What used to be called the Duke of York Barracks up the road, once the headquarters of the local Territorial Army, has recently been turned into an upmarket shopping precinct. Some might say that Chelsea needs another upmarket shopping precinct as much as the proverbial fish, as Ned Kelly might have put it, needs an adjectival bicycle. But I am not an important urban planner, however; I am merely a lowly local resident whose views count for next to nothing.
In the old days when the Territorial Army used the place for big boys' games, the officers' mess was occasionally rented out for functions. One year the British Cheese Awards were held there and for some unaccountable reason I was asked to judge the mature sheep's cheese category. Now I probably know as much about mature sheep's cheese as Jordan knows about astrophysics but I'm game for most things, especially where food is concerned.
By an extraordinary coincidence, that was the same year that a friend of mine who started out as a rock drummer and turned to cheese-making only in his 40s, won the Best in Show Supreme Championship, the Big Cheese award, for his delicious little goat's cheese buttons. When he went up to get his award he told the audience that it had always been his farming philosophy that contented goats make perfect cheese. When I later went to see his goats lolling about in an airy straw-filled barn listening to Classic FM, I reckoned he had a point.
That was years ago. The Duke of York's is now famous as the venue for London Fashion Week, which starts on Monday. In huge marquees on the same space where the short-back-and-sides TA boys spent hours square-bashing, all next week tall young women with the minimum of flesh on their backs, their thighs and indeed on everywhere else will be strutting their stuff on the catwalk, showing off outrageously extravagant clothes that no one I know has the money, the figure or the inclination to wear.
This, as you will have guessed by now, is the jaundiced view of someone who hasn't bought what my friend Melissa calls "an outfit" for yonks. I don't do fashion. I occasionally potter down to a posh second-hand clothes shop called Sign of the Times and rummage around for a cardigan, but that's about the extent of my interest in clothes. Melissa, on the other hand, has to look good because she is the big cheese of a successful model agency whose eminently photogenic clients stare out from the covers of glossy magazines and march up and down international catwalks.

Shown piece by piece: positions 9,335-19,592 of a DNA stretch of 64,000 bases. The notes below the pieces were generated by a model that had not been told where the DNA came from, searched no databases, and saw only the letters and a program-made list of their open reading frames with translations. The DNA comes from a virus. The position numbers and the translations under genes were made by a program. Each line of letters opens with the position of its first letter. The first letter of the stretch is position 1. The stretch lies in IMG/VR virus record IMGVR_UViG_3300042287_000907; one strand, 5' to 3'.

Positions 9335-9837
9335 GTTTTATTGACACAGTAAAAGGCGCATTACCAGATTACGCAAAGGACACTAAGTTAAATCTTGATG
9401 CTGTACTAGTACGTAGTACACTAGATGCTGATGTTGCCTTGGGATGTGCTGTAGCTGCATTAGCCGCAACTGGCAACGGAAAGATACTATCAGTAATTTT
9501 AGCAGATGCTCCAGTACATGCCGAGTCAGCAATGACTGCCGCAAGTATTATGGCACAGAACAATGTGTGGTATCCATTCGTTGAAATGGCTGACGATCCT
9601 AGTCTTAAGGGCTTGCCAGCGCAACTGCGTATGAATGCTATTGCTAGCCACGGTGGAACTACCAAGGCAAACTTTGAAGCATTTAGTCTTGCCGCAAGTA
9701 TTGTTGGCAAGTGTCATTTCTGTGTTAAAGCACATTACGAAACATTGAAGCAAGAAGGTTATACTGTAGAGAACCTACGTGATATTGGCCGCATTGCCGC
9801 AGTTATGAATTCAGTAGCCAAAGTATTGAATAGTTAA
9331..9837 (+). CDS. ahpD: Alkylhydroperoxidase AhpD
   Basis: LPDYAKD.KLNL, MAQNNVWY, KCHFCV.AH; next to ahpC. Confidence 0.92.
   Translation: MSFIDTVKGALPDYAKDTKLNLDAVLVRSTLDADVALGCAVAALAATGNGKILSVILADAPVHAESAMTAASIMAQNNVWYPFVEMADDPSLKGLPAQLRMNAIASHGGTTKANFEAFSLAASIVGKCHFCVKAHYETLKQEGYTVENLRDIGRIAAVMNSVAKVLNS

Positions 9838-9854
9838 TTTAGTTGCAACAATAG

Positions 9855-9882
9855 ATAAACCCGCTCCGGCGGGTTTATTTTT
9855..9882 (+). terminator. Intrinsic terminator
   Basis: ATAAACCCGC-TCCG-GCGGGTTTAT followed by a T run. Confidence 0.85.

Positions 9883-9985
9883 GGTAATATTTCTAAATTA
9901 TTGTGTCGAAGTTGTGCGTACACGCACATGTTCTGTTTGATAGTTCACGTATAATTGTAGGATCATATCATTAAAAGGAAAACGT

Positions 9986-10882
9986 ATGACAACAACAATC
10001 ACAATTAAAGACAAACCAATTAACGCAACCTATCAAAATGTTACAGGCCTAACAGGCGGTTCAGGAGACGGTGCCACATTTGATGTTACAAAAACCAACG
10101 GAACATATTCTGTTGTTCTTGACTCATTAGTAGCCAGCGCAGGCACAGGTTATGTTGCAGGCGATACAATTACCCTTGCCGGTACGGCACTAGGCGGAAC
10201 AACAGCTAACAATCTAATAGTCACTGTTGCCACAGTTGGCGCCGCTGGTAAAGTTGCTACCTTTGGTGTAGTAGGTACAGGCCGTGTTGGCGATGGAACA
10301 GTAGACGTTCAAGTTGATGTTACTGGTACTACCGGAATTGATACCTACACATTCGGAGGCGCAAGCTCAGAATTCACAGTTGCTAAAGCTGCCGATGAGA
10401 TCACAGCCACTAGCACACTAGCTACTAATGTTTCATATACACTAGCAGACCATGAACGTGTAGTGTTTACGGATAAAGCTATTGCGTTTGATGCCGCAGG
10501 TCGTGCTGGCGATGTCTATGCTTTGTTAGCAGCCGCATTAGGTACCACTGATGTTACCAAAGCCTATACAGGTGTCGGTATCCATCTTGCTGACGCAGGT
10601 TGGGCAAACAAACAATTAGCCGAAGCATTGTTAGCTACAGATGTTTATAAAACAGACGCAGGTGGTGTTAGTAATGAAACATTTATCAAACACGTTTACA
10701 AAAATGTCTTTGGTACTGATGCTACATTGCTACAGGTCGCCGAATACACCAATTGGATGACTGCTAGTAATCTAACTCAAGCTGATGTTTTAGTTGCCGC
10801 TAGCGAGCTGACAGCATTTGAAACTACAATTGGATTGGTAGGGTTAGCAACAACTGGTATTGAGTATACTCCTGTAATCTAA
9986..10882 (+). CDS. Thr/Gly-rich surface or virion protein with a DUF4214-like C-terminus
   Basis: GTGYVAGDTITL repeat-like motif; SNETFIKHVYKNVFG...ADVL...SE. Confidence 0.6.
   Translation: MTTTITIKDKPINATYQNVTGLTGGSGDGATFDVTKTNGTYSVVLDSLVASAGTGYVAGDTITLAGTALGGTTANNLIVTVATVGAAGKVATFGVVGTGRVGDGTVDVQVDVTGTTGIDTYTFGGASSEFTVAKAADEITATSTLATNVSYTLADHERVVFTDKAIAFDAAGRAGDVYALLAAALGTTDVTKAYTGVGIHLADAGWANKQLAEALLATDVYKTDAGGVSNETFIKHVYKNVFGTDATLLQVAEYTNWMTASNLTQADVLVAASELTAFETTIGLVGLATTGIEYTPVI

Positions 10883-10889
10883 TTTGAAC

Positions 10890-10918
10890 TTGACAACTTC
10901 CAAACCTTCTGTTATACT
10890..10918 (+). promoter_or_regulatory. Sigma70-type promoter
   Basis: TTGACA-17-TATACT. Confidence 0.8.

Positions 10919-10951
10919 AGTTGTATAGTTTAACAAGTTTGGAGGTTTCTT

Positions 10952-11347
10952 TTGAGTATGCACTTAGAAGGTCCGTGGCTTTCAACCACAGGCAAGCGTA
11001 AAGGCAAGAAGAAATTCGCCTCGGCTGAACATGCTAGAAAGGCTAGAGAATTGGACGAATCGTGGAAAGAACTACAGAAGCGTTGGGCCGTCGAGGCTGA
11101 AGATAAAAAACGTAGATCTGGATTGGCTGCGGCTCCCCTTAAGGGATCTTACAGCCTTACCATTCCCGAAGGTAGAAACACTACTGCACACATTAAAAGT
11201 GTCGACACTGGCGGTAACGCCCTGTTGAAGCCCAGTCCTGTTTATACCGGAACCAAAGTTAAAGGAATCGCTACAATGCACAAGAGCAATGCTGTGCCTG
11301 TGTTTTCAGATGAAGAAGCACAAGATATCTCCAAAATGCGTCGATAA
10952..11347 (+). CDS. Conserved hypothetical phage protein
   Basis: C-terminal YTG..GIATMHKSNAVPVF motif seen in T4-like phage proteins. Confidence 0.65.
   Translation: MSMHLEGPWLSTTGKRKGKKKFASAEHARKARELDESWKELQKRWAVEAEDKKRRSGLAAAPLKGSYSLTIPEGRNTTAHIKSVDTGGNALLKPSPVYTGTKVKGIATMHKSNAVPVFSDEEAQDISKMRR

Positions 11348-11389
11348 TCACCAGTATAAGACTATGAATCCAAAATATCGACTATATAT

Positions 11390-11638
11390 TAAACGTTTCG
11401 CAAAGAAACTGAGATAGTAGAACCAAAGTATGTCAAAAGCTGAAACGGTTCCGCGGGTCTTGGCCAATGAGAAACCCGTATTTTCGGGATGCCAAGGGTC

Wasn't London Fashion week a bit of a non-event these days, I asked her, with John Galliano, Alexander McQueen, Katharine Hamnett and other British designers all working for Dior, Yves St Laurent and Calvin Klein and sidelining London for Paris and New York? And how many ordinary people bought their stuff anyway?
With the patience of a teacher explaining ablative absolutes to a moron, Melissa filled me in on the nuts and bolts of the fashion industry.
Calvin Klein doesn't make his millions, she said, from what Kate Moss wears in the Paris shows. He makes them from underpants and glasses. Every rude boy in south London can afford a pair of Calvin Klein boxer shorts at £19.99 designed specifically so that the label shows above the waistline of low-slung jeans. And girls who couldn't afford to spend £1,000 on a Gucci skirt can easily fork out 30 quid for a pair of spectacles that aren't so very different to the ones you can get in Boots.
As for this year's fashions, advised Melissa, it was romantic and wrap-around and pretty colours like pink and orange, though, having said that, she had just bought a black and white Paul Smith skirt for £800.
"Eight hundred pounds!" I squealed,
"I know, dead cheap, but it was in a sale," said Melissa, "It should have been £3,000 but you know, too, it's worth buying something decent occasionally."
Of course it is, and if I do it will be a beaded jacket by a young Indian designer called Ashish who is as beautiful as the clothes he will be unveiling in his very first fashion show next Monday. I had a sneak preview of his collection which is glamorous and wacky, all hand-embroidered stars and spangles on thick soft crochet which reminded me just a little of the bed-jackets granny used to wear.
Ashish's collection was hanging on rails in the showroom of a young fashion entrepreneur called Obi next to a rail full of jeans.
"Good heavens, are jeans still high fashion?" I asked Obi.
These were, said Obi. They were specially soaked in enzymes which ate through the fabric to give it that unique distressed look. Moth, I find, gives practically the same result.
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